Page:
full name / name of organization: 
Aphra Behn Society / Canadian Society for Eighteenth-Century Studies /Northeast American Society for Eighteenth-Century Studies
contact email: 

Recently adaptation theorists have argued for a re-valuing of adaptations and of the dynamic between originary texts and their adaptation. Critics such as Brian McFarlane, Imelda Whelehan, and Deborah Cartmell have argued that adaptations carry "cultural capital" equal to the original's, and that putting a material, original text in dialogue with an adaptation provides an opportunity to revalue, perhaps increase the value of the original.

MLA Special Session (Deadline March 15): Jewish American literature and the Pacific Rim

updated: 
Thursday, March 10, 2011 - 2:37pm
full name / name of organization: 
Monica Osborne/ MLA Jewish American Literature Discussion Group
contact email: 

Explores under-theorized interrelations between Jewish American literature and the Pacific Rim. Topics: West Coast writers, Jewish, and Asian-American experiences and identities.

250-word abstract by 15 March 2011; Monica Osborne (mrosborne@ucla.edu).

No, Seriously . . . Is It Really Over? African American Literature After Jim Crow

updated: 
Thursday, March 10, 2011 - 12:16pm
full name / name of organization: 
Midwest Modern Language Association

In his provocative new book, What Was African American Literature? (2011), Kenneth Warren argues that African American literature ended with the legal abrogation of Jim Crow. Viewing the tradition as an historical response to white racism during a specific cultural moment, rather than an ongoing expressive art-form, Warren not only identifies the key reading practices that should govern our critical approach to black literature produced during the first half of the twentieth-century, but he also questions our unwillingness to put the volatile past that this literature hinges upon behind us. Is African American literature, as we know it, really over? What's at stake in such a bold declaration?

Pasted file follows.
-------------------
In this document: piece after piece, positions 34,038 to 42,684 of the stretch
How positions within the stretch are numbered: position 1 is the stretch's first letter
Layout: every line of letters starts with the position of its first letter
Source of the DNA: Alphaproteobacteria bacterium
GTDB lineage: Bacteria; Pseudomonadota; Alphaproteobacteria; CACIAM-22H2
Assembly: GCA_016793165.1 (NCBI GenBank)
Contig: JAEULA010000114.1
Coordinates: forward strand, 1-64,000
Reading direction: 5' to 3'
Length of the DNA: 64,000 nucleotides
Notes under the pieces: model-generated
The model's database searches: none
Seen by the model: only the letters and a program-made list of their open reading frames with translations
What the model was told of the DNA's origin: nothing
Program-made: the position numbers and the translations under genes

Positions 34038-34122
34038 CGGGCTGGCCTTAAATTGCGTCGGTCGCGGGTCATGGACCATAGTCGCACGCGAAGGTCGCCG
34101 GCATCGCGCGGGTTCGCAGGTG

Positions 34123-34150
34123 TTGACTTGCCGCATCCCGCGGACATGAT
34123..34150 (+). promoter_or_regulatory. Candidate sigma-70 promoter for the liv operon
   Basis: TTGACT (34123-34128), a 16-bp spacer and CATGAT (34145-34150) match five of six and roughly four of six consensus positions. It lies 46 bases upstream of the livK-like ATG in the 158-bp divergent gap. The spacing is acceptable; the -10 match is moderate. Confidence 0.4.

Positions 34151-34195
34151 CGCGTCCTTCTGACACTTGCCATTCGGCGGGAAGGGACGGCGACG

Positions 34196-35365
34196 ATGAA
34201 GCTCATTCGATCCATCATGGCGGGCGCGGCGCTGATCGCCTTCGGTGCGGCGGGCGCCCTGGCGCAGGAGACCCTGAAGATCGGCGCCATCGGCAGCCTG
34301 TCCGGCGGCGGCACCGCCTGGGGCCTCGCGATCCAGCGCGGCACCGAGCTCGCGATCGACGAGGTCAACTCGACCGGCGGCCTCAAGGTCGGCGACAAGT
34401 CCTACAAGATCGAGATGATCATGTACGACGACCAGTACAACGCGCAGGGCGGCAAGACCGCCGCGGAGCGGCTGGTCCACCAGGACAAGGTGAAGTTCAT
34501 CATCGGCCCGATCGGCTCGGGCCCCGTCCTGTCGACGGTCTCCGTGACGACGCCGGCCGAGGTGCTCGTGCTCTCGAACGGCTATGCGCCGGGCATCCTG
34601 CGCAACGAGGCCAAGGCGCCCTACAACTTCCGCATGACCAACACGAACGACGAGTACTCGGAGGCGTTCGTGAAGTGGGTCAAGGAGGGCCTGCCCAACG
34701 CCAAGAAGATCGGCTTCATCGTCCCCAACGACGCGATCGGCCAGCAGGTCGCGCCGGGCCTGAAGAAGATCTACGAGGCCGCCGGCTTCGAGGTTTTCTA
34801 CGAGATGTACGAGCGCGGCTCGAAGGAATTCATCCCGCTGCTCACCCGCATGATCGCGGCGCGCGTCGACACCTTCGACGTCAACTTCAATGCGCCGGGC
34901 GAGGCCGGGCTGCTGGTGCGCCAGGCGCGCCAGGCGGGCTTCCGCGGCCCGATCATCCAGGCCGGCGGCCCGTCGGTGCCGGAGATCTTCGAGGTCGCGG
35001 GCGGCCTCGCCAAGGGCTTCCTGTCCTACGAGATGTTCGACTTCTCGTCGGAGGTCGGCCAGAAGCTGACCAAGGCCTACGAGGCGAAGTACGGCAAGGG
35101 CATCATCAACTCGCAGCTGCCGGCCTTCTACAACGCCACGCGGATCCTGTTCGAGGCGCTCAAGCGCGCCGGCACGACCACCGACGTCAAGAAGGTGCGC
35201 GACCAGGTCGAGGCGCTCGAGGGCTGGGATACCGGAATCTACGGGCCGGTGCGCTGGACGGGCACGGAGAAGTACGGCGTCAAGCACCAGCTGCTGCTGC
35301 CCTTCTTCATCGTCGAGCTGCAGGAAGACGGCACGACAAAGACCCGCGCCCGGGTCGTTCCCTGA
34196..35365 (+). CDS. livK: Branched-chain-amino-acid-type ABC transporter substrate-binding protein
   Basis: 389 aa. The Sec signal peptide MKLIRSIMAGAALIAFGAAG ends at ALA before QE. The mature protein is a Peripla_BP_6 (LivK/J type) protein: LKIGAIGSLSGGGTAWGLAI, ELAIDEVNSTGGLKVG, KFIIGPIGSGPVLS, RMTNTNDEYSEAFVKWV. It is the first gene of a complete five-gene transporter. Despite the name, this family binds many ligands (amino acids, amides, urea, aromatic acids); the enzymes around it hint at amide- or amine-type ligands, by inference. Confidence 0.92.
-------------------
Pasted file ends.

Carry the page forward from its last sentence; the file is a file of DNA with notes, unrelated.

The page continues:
[UPDATE] Technology and the Humanities

updated: 
Thursday, March 10, 2011 - 10:42am
full name / name of organization: 
Academic Exchange Quarterly

Focus:
New educational technology provides both increasing pressure and exciting possibilities for teachers in the humanities. It has the power to absorb our time or free it, excite our students or alienate them. We are interested in publishing two types of articles on educational technology.
 Articles describing how educators are using
o smart classrooms
o bulletin boards
o PowerPoint
o web logs
o online photo archives
o oral history software
o GIS
o school-wide systems like Blackboard
o or other technology to enhance traditional learning
 Articles that consider the theoretical, ethical, and budgetary impact of educational technology in all of its emerging forms.

Soliciting a book chapter on the reception of heroic quest narratives

updated: 
Thursday, March 10, 2011 - 9:46am
full name / name of organization: 
Prof. Bernard Schweizer
contact email: 

For an upcoming volume of criticism on literary works that deal with the theme of "The Hero's Quest," we are inviting contributors to submit 300-400 word abstracts about the reception history of heroic quest narratives. The successful contribution will outline the cultural impact of quest narratives from classical myth to the modernist anti-quest, including the critical appreciation of such narratives. Specifically, the contributor may focus on a specific pattern, such as the cultural transmission of The Odyssey, or he/she may examine the history of criticism related to the epic genre.

Soliciting a book chapter on the history of heroic quest narratives

updated: 
Thursday, March 10, 2011 - 8:58am
full name / name of organization: 
Prof. Bernard Schweizer
contact email: 

For an upcoming volume of criticism on literary works that deal with the theme of "The Hero's Quest," we are inviting contributors to submit 300-400 word abstracts about the literary and cultural contexts that gave rise to quest narratives. It would be up to the contributor to select the periods he or she wants to focus on, as long as the chapter gives a sense of the evolving tradition of quest narratives and how they reflect their respective circumstances of creation.

The Metropolis

updated: 
Thursday, March 10, 2011 - 5:01am
full name / name of organization: 
Arena Romanistica - Journal of Romance Studies
contact email: 

Call for Papers

The Metropolis

In its next issue Arena Romanistica wishes to focus on metropolitan cities. In this post-industrial era, new economies and altered migration patterns have transformed the city. To account for this transformation, the notion of metropolis may help us to rethink the urban as a global, modern and intercultural phenomenon. How do film, literature and language reflect these social and cultural changes?

Possible topics include, but are not limited to, the following:

Pages